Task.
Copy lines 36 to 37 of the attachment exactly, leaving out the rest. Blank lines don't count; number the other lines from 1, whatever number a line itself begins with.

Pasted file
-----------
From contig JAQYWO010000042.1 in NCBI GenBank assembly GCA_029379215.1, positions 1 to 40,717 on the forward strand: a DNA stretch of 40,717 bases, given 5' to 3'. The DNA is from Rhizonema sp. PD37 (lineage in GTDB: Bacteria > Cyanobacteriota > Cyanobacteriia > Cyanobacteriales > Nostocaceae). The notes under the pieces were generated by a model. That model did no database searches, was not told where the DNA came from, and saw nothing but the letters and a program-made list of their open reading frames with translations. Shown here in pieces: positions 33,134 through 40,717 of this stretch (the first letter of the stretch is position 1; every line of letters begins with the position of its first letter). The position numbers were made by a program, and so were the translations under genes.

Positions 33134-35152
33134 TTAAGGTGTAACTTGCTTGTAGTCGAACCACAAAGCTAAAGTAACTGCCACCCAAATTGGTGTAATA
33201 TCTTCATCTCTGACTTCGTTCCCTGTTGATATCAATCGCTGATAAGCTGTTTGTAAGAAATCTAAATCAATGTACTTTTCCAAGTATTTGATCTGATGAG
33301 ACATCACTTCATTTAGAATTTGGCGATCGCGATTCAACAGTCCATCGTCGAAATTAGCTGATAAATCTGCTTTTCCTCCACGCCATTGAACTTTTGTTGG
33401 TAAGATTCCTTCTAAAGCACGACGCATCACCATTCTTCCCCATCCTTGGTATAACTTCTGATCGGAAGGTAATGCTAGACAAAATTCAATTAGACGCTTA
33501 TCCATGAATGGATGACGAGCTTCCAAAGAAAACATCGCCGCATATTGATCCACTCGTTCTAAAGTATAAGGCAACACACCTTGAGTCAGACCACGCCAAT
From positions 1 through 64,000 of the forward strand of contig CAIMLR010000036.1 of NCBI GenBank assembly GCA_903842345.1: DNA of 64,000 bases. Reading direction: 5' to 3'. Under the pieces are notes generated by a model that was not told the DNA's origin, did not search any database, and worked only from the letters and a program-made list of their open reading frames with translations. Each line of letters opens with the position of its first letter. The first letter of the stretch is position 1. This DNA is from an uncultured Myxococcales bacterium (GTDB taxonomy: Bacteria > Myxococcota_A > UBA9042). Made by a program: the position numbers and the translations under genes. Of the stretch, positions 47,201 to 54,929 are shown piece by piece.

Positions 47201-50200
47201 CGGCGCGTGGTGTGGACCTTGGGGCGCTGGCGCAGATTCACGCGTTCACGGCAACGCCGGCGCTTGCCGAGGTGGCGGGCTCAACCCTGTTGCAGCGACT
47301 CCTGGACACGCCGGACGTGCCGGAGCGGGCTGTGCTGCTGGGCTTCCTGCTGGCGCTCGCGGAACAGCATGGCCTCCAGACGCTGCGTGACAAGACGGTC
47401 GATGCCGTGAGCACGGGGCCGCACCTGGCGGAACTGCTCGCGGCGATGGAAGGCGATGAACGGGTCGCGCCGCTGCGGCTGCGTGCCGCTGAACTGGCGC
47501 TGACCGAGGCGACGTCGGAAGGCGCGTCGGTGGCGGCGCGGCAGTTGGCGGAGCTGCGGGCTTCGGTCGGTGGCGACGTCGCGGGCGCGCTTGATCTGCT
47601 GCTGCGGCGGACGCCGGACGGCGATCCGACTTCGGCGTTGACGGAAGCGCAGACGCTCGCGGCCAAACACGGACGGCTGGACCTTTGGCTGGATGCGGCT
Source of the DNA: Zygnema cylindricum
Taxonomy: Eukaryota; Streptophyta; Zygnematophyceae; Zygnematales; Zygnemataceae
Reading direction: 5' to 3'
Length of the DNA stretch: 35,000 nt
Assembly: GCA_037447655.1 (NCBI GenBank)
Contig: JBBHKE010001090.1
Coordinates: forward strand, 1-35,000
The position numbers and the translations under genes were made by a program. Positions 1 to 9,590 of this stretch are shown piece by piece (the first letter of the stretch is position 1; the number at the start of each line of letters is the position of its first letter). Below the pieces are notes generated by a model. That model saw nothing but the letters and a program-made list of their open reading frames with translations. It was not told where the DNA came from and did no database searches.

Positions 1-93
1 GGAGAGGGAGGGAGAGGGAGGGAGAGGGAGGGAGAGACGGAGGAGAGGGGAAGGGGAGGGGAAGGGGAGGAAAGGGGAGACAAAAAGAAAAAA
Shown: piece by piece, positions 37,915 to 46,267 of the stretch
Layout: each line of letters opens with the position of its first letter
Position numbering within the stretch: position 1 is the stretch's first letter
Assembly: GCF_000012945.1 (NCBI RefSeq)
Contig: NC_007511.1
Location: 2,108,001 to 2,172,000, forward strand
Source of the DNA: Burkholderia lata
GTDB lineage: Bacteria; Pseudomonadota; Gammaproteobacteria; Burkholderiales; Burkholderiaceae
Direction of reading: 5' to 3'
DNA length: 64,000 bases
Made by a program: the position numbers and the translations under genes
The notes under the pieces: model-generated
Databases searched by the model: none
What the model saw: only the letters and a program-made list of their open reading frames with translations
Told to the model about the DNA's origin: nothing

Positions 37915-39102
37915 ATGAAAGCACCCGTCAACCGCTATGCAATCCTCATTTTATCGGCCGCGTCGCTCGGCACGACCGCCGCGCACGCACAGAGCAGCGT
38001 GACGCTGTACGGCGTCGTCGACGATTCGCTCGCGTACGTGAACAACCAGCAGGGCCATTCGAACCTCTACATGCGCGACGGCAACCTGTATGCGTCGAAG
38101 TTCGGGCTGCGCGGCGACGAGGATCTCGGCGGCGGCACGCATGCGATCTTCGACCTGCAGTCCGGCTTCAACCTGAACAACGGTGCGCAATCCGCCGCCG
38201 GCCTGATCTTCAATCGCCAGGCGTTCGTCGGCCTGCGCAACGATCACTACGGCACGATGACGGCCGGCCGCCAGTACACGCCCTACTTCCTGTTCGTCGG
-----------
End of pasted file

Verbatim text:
The notes under the pieces: model-generated
Databases searched by the model: none